Image: Mexican border
Luis Acosta  /  AFP/Getty Images
San Diego's border with Mexico makes it a prime car theft location.
updated 7/16/2008 8:28:07 AM ET 2008-07-16T12:28:07

What are the three most important things when buying a home or setting up a business? Location, location, location. Turns out those are the three most important things to car thieves too.

The National Insurance Crime Bureau, which has been tracking stolen vehicle rates by state since 1985, released its annual report identifying the most stolen cars in 2007 earlier this week. Ahead of that report's release, in the spring the group announced which American cities have the highest rates of car theft. Like everyone else, car thieves just love sunny California.

The NICB tracks metropolitan statistical areas for vehicle theft rates, determining them by the number of vehicle theft offenses per 100,000 habitants using the 2007 U.S. Census population estimates. Four of the top 10 cities for auto theft in 2007 are in California — and all four are in the top five, in fact.

Modesto, Calif., ranks at No. 1, with San Diego/Carlsbad/San Marcos in the third spot, Stockton in fourth and San Francisco/Oakland/Fremont in fifth place. The city in second place, the only one in the top five not in California, is Las Vegas/Paradise.

"One huge factor is that there are more vehicles in California than any other state, making it a target-rich environment to begin with," says Frank Scafidi, NICB spokesman. "The proximity to international borders and seaports is also a factor. Both are widely used in the illegal exportation of stolen vehicles."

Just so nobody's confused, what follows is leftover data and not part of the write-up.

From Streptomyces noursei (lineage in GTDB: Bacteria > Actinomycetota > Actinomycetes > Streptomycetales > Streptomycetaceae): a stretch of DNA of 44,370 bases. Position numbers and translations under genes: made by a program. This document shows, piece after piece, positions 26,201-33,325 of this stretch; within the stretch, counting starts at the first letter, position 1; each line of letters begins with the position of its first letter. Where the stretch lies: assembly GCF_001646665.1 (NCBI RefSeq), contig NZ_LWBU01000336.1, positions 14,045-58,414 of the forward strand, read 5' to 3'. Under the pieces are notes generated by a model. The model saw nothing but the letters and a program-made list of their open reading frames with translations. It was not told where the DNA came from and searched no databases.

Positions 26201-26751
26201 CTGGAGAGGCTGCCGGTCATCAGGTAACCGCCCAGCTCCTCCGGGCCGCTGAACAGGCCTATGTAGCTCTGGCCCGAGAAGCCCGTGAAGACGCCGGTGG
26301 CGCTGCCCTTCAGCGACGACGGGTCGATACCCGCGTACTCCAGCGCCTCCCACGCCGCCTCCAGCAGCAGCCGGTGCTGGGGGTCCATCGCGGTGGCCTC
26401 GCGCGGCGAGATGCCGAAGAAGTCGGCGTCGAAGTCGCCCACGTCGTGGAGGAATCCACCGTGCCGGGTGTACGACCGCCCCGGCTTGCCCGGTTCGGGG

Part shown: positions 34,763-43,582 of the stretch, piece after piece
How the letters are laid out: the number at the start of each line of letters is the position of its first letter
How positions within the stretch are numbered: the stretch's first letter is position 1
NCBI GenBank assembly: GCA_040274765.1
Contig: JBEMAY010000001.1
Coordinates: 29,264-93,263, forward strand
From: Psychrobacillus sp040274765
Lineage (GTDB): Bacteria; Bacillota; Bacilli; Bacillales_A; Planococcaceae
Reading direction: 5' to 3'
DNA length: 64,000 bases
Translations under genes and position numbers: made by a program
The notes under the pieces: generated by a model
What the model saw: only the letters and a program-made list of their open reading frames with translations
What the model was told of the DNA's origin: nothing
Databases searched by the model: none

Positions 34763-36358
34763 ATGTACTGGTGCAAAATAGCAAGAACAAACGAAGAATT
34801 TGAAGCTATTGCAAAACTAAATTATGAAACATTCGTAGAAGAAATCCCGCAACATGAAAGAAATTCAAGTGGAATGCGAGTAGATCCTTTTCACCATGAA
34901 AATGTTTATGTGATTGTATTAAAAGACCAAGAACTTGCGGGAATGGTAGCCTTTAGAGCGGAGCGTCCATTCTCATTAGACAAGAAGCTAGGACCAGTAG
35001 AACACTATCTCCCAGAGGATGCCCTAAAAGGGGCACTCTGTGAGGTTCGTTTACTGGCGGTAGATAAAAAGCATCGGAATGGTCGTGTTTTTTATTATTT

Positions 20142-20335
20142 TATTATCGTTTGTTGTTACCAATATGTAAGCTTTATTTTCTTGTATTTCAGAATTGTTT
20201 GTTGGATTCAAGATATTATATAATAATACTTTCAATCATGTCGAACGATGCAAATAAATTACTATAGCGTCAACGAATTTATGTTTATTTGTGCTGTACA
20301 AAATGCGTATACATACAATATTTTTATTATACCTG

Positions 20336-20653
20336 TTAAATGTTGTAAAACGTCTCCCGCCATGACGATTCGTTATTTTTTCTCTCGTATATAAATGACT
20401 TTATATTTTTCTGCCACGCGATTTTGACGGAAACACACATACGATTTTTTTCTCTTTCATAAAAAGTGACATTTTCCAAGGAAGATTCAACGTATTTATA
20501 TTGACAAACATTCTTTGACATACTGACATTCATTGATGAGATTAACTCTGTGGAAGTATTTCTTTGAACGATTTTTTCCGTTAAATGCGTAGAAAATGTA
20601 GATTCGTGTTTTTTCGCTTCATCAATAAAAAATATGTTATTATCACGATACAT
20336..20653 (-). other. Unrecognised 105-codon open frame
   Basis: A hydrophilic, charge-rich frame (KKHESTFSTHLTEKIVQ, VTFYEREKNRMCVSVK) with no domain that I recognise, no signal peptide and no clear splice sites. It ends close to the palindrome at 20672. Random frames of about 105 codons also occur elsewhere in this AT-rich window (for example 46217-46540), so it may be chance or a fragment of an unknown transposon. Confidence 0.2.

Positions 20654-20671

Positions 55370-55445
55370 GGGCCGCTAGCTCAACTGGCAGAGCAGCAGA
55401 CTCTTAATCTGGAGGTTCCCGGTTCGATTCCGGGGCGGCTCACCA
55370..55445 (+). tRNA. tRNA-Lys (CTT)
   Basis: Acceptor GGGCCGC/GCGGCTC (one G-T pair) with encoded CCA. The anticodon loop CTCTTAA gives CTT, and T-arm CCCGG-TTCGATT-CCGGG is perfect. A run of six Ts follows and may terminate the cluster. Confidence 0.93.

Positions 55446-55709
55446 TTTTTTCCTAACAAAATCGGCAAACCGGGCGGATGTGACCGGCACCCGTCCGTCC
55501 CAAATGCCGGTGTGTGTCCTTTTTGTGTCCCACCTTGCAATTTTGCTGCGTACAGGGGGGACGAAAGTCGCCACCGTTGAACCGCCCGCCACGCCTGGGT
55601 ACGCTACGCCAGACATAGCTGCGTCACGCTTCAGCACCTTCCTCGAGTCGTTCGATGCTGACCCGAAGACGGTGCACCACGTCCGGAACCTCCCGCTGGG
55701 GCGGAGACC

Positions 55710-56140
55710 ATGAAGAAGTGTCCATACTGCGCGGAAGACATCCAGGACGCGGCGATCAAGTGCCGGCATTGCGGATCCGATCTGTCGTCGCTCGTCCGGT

But the main attractions are the car theft hot spots conveniently located near the Mexican border. A quick trip across and crooks can quickly unload stolen cars — or their parts — without hassle or question. That's why Texas, New Mexico and Arizona are "all high-theft states" as well, Scafidi notes.

"There is a secondary market that is operating outside of the mainstream that buys and sells parts from stolen vehicles," says Rod Davis, vice president of programs and services for the Council of the Better Business Bureau. "We don't know how big this market is, but they are doing a lot of business in the border area. Chop shops in Mexico are more prevalent."

That's not to say car thieves don't do the same sort of thing without crossing the border, but they have to know which auto service centers and garages will take stolen parts and vehicles without proof of ownership. If you take your car to a service center, keep in mind that all replacement parts should come with a warranty, and if they don't, there is a chance you're getting a stolen part, says Davis. Also, ask your service technician where the part was purchased.

"Legitimate garages have systems in place for getting parts from proper streams of commerce," says Davis. "If it is not legitimate business and you are doing business there, then you are more likely to encourage stolen vehicle activity."

There is a bright side to all this, however. Despite the prevalence of car theft in certain areas, there are early indications that motor vehicle thefts overall were down nearly 9 percent in 2007, compared with 2006, the NICB says. The final data will be released later this year.

© 2012


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